Mauricio Rocha | Taller Mauricio Rocha | Process

Wednesday Sept. 7, 2022 , All Day
Academic and Cultural Center of San Pablo (Oaxaca, Oax, 2012, Taller |Mauricio Rocha). Photo: Francisco León

Mauricio Rocha studied architecture at the Max Cetto Workshop of the Architecture Faculty, UNAM, and founded Taller Mauricio Rocha in 1991. Throughout thirty years of professional practice, he has developed public and private projects, as well as museum work, temporal architecture, art, and ephemeral interventions. Mauricio works with the aim to develop contemporary architecture that is sensitive to its context and to the environment, combining local materials with technology available. The dignity and quality of spaces is constant in all of the firm’s projects, always looking for the perfect balance of budget, context, typology, and, of course, the user.


Mauricio has received major awards, individually and with the firm, such as the Gold Medal at the eighth Biennale of Mexican Architecture in 2004 and the eleventh Biennale in 2010, and recognition at the Pan-American and the Latin American Architecture Biennale. In 2013 the Faculty of Architecture of the UNAM awarded him the Federico Mariscal Chair, their highest recognition for professional practice. He received the Emerging Voices recognition granted by the Architectural League of New York to eight American architectural firms. In 2019, the Academy of Architecture of France awarded the firm a Médaille d´Or Palmarés. In 2020, he won the Brick Award for excellent brick architecture and its architects. More recently, in 2021, Mauricio was invited as curator in the Mexican Pavilion of the Venice Architecture Biennale. His projects have been part of numerous exhibitions and architectural biennales both national and international; some of his projects are part of the collection of the Centre Pompidou in Paris, France.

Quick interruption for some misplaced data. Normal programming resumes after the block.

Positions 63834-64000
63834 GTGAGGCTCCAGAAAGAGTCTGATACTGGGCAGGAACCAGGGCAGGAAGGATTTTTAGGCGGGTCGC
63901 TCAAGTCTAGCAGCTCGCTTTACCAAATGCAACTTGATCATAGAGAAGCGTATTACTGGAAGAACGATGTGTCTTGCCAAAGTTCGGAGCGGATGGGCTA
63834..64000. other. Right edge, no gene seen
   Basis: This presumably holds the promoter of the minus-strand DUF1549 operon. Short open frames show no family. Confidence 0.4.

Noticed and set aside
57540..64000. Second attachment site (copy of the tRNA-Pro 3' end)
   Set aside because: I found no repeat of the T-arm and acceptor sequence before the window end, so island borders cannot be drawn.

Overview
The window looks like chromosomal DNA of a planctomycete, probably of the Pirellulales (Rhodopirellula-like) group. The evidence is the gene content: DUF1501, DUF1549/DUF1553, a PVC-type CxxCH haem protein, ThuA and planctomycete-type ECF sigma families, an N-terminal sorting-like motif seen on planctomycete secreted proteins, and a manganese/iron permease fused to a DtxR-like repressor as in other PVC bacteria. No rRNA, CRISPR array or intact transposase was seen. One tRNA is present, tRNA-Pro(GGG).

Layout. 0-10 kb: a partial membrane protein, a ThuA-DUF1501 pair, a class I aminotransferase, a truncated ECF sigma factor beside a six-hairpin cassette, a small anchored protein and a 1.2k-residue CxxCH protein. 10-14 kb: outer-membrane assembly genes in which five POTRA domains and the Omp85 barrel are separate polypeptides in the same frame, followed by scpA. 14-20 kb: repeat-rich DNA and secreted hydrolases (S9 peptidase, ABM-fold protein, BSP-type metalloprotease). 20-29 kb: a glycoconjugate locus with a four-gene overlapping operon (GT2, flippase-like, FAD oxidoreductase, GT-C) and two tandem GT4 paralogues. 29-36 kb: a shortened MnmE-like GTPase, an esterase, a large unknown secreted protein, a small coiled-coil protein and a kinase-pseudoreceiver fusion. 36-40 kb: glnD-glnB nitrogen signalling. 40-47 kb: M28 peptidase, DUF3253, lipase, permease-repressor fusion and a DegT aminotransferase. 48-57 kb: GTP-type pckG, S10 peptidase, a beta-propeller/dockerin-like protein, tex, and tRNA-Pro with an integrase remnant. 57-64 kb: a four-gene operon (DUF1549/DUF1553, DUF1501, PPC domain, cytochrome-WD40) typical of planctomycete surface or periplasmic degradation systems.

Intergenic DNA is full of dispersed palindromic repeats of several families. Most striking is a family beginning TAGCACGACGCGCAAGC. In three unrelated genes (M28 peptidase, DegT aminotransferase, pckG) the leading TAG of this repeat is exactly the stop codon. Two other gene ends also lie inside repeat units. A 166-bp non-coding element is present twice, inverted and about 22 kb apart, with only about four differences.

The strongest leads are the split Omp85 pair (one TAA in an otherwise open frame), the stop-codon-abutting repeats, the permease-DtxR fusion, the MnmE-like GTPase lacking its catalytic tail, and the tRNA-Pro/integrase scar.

Among the firm’s most representative projects is: School of Plastic Arts and San Pablo Academic and Cultural Center in Oaxaca, San Pablo Market and public buildings in Milpa Alta, Center for the Blind and Visually Impaired in Iztapalapa, Library for the Blind and Visually Impaired in Ciudadela, Criminal Courts for Oral Trials in Pátzcuaro-Michoacán, the Dean’s Building School of Commercial Banking and Cuatro Caminos Photo Museum and the extension to the Museo Anahuacalli in Mexico City, and the Community Development Center Los Chocolates in Morelos. In 2016, they worked for the exhibition The Great Animal Orchestra at the Cartier Foundation in Paris and the Pavilion for Hermès at the furniture fair in Milan.

This lecture is supported by the Herbert M. Greene Centennial Lectureship in Architecture.